On a clear, cold night in the North Woods of Maine, the mournful sound of a lonely train whistle can occasionally be heard breaking the deep silence. It is a solitary freight train traversing northern Maine on the co-called Short Line from Quebec to New Brunswick. But in the old days it was a different story. In earlier times several trains a day came to the Moosehead region on the Bangor & Aroostook Railroad, the Maine Central Railroad, and the Canadian Pacific. Thousands of summer visitors would arrive by train at Greenville Junction, step off a coach into a waiting steamer at Junction Wharf and travel up Moosehead to Kineo, Seboomook and other points. There was also a network of lumbering railroads that rightly began with the "Ox Railroad" at Northeast Carry in the mid-1800s. This book, which includes many vintage photos, is a must-read for anyone interested in the stories of these old railroads and the history of the Moosehead region. 42 Pgs Paperback
A comprehensive look at the rolling stock, locomotives, passenger cars, freight cars, and non-revenue equipment manufactured for or by the narrow gauge lines in Franklin County, Maine. ? Over 400 photographs, many of which are previously unpublished.Cloth with dust jacket, 8.5x11, 400+ photos. * Hinkley Locomotive Works * Jackson & Sharp Co. * Laconia Car Co. Works (Ranlet Car Co.) * Maine Central RR * Miller's Platform and Couplers * New York Air Brake Co. (Eames Vaccuum Brake Co.) * H. K. Porter Co. * Portland Co. Volume 2
A comprehensive look at the rolling stock, locomotives, passenger cars, freight cars, and non-revenue equipment manufactured for or by the narrow gauge lines in Franklin County, Maine. Over 400 photographs, many of which are previously unpublished. Cloth with dust jacket, 8.5x11, 400+ photos. * Hinkley Locomotive Works * Jackson & Sharp Co. * Laconia Car Co. Works (Ranlet Car Co.) * Maine Central RR * Miller's Platform and Couplers * New York Air Brake Co. (Eames Vaccuum Brake Co.) * H. K. Porter Co. * Portland Co. Volume 3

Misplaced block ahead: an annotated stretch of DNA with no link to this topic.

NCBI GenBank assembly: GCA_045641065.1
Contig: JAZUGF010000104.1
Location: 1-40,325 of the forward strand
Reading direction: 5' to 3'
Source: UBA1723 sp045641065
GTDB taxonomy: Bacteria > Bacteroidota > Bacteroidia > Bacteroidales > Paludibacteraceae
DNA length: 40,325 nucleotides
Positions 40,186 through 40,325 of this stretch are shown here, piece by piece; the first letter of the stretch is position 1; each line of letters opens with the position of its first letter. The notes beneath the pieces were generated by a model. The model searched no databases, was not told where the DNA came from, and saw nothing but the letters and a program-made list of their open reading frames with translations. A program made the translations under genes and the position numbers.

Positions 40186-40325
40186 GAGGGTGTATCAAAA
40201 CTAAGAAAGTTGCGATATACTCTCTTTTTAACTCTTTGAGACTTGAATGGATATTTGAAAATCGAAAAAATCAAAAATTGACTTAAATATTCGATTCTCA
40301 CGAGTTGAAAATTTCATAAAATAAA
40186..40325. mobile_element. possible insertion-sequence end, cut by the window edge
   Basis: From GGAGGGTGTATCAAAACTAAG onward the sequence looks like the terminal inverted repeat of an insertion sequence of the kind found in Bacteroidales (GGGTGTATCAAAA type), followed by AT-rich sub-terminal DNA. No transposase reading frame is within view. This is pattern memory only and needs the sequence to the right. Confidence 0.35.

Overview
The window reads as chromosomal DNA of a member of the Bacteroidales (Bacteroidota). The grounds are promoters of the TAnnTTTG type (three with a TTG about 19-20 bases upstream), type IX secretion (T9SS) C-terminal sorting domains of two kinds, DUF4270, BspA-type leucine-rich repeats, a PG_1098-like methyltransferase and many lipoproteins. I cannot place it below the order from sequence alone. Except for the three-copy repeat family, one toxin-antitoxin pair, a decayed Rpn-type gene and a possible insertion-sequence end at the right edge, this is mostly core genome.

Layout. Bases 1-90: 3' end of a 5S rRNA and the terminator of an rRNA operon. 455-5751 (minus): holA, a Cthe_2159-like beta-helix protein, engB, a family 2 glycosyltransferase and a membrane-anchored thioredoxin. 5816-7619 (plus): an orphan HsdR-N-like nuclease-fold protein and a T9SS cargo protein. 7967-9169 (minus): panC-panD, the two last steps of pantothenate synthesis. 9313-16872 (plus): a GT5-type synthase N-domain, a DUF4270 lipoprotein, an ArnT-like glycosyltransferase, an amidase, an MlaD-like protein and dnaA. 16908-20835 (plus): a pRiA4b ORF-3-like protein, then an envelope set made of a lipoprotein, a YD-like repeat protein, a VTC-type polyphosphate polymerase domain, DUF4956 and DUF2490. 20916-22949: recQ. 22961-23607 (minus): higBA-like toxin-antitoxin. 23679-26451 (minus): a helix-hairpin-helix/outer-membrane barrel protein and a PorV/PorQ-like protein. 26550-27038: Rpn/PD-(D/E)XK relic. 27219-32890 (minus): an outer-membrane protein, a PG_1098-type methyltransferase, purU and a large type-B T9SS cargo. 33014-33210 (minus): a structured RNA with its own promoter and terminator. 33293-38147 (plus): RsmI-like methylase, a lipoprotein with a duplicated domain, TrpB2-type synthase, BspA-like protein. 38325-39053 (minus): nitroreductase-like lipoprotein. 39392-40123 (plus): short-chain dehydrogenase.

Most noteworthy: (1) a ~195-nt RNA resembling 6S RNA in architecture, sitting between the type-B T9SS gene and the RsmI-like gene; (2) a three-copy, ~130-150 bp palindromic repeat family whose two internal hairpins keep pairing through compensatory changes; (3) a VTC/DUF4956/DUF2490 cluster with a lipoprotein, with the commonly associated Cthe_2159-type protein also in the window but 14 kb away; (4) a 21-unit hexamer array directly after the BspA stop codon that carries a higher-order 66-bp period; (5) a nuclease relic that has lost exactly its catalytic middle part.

"Sandy River & Rangeley Lakes Railroad and Predecessors, Volume 4, completes the presentation of the equipment: SR and SR&RL built equipment, "Snowplows" built by Joseph M. Whittier, Unknown Builders and Miscellaneous builders Rosters: Eustis, F&M, P&R, SR, SR&RL. The format, page count, etc. is identical to previous volumes in this series." Hardcover. 266 pgs.
Steam to the Summit chronicles the history of the Green Mountain Railway, a cog railroad that during the 1880s operated between Eagle Lake and the summit of Cadillac Mountain, within Maine's Acadia National Park. The intriguing tale is set during the era when Bar Harbor, Maine, was rapidly emerging as a national travel destination and bold visionaries were aggressively searching for ways to capitalize on the growing throngs of enthusiastic visitors. Although ultimately doomed by a lack of sustainable interest, the curious attraction enabled thousands to marvel at the grandeurs of Mount Desert Island in a fashion most could otherwise have only imagined. It also brought the region a substantial measure of public awareness that has helped ensure its ongoing existence as a preeminent resort community. The book is liberally illustrated with some 90 vintage images that vividly bring to life the railroad's unusual, often controversial tale and depict many of the people involved with its relatively brief existence. The little-known story is liberally documented with more than 200 endnotes and supported by an extensive bibliography. Maine State Historian Earle G. Shettleworth, Jr., calls it " . . . thoroughly readable and well researched . . ." 176 Pgs Paperback